How JustAnswer Works:
  • Ask an Expert
    Experts are full of valuable knowledge and are ready to help with any question. Credentials confirmed by a Fortune 500 verification firm.
  • Get a Professional Answer
    Via email, text message, or notification as you wait on our site. Ask follow up questions if you need to.
  • 100% Satisfaction Guarantee
    Rate the answer you receive.
Ask Richard Your Own Question
Richard, Lawyer
Category: Real Estate Law
Satisfied Customers: 55705
Experience:  32 years of experience as lawyer in Texas. I'm also a Real Estate developer.
Type Your Real Estate Law Question Here...
Richard is online now
A new question is answered every 9 seconds

I purchased a home in 2012 in Germantown, MD. At the time

This answer was rated:

I purchased a home in 2012 in Germantown, MD. At the time of the purchase we were given the plat map, but only later understood we were never supplied the surveyor's map that he did a month before we purchased the home. We met with the surveyor a few months after the sale was final and he gave us his map at that time. Only then we learned our fence did not follow the property line. We paid the surveyor to come out and clearly mark our property with stakes and we would like to move our fence to the property line. Our neighbors, although admitting to us they knew our fence was not at the edge of our property, (it is INTERNAL to the edge our our property), have done gardening right up to our fence. When we move our fence to the property line, they will lose all the gardening they have done.

My questions:

* is there any legal reason they would be able to prevent us from moving our fence to our property line as indicated by the surveyor's markers (at most it will be 4-5 feet farther out than where it resides right now)?

* once we move the fence, as long as we keep it within our property line, can we say the neighbors cannot hang objects on the fence, nail into it or have clinging plants such as ivy (which damage the wood) grow on it?

* what is the legal boundary we have to maintain between a fence and our property line (ex. I have read in some places it is six inches or one foot)
Welcome! My goal is to do my very best to understand your situation and to provide a full and complete answer for you.

Good afternoon. 1) You own your property to your property line. You have every legal right to put your fence at the property line so that you get the full benefit of all your property. You would best be served by first sending them a letter by certified mail putting them on official notice that their gardening is located on your property and demand that they move it to their own property within a short specified period of time. Inform them that otherwise you have no choice but to have it removed yourself when you move the fence. 2) As long as your fence is entirely on your property inside the property line, the neighbor has no legal right to hang objects on your fence or otherwise take any action which could damage your fence. Everything affixed to your property belongs to you and the neighbor has no more right to hang things on your fence than they would to hang something on the side of your house. 3) There is no legal requirement, you can put your fence as close to the property line as you want, but typically in order to insure it's entirely on your property, a fence contractor will allow about 6 inches.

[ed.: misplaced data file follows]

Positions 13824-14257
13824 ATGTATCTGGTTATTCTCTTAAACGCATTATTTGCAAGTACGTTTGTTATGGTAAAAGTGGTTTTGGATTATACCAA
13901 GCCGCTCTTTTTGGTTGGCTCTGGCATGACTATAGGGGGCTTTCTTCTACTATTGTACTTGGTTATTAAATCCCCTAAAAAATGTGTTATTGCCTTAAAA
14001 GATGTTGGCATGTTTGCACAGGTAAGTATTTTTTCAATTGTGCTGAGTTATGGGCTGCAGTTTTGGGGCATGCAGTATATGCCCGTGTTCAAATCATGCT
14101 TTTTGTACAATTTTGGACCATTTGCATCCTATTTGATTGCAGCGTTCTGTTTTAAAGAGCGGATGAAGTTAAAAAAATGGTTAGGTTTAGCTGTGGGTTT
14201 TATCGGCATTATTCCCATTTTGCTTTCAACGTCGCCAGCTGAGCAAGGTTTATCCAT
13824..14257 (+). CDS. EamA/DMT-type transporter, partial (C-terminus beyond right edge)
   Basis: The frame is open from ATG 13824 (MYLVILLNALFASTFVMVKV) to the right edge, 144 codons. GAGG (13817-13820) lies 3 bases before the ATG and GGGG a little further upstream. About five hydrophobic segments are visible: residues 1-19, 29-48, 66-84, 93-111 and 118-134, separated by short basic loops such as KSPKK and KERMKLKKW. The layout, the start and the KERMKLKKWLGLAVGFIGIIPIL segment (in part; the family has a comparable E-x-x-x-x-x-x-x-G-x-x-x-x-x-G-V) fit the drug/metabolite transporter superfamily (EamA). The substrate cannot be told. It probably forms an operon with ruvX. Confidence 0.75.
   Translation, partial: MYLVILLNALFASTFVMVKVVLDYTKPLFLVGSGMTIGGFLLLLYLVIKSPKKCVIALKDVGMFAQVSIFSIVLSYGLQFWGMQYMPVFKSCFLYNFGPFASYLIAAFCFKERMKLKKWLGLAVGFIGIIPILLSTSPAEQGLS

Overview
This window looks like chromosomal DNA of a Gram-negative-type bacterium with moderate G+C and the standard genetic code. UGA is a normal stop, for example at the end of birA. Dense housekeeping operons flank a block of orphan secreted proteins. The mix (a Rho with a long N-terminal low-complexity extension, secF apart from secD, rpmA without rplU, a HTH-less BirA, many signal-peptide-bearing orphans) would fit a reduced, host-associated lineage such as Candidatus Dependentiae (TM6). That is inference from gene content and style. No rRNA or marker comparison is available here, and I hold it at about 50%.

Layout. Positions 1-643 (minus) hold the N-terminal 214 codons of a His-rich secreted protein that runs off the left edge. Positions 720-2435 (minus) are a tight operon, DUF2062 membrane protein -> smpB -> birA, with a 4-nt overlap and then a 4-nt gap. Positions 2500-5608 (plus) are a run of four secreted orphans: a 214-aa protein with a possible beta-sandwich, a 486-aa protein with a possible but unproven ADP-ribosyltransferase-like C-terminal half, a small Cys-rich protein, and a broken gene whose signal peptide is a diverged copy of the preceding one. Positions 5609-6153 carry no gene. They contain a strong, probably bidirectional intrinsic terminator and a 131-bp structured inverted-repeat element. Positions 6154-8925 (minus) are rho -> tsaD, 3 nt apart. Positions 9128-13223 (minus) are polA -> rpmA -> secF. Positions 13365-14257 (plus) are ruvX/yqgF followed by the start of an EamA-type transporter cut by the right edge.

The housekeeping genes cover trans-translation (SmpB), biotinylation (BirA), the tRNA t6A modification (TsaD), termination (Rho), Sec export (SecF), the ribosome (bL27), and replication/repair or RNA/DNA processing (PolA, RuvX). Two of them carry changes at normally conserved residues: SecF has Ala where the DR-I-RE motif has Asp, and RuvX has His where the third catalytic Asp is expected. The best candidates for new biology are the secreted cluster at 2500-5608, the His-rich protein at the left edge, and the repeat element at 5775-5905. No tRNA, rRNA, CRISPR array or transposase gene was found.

Thank you so much for allowing me to help you with your questions. I have done my best to provide information which will be helpful to you. If I have not fully addressed your questions or if you have any follow up questions, or if I have misinterpreted your questions in any way, please do not rate me yet, but simply ask a follow up question without rating so I can provide you with a fully satisfactory answer. If I have fully answered your question(s) to your satisfaction, I would appreciate you rating my service with 3, 4, or 5 faces/stars so I can receive credit for helping you today. I thank you in advance for taking the time to provide me a positive rating!
Customer: replied 4 years ago.

Thank you for your prompt reply. I just want to confirm that your answer is accurate for the state of Maryland and ask if there could be county specific rules that might differ from this? Would 45 days be a "reasonable amount of time"?

You're very's my pleasure. I noted that you were located in Maryland, so I provided you information applicable to Maryland. Although the county could have some local ordinances, it would be very rare and unusual to have any that would run counter to the information I provided because it would be likely they would be considered an unconstitutional "taking."
Richard and 4 other Real Estate Law Specialists are ready to help you
Thanks so much for the positive rating and the generous bonus! I appreciate your kindness and the opportunity to serve you! If I can be of assistance to you in the future, just look me up and I will be happy to help! For easy access, my bookmark is: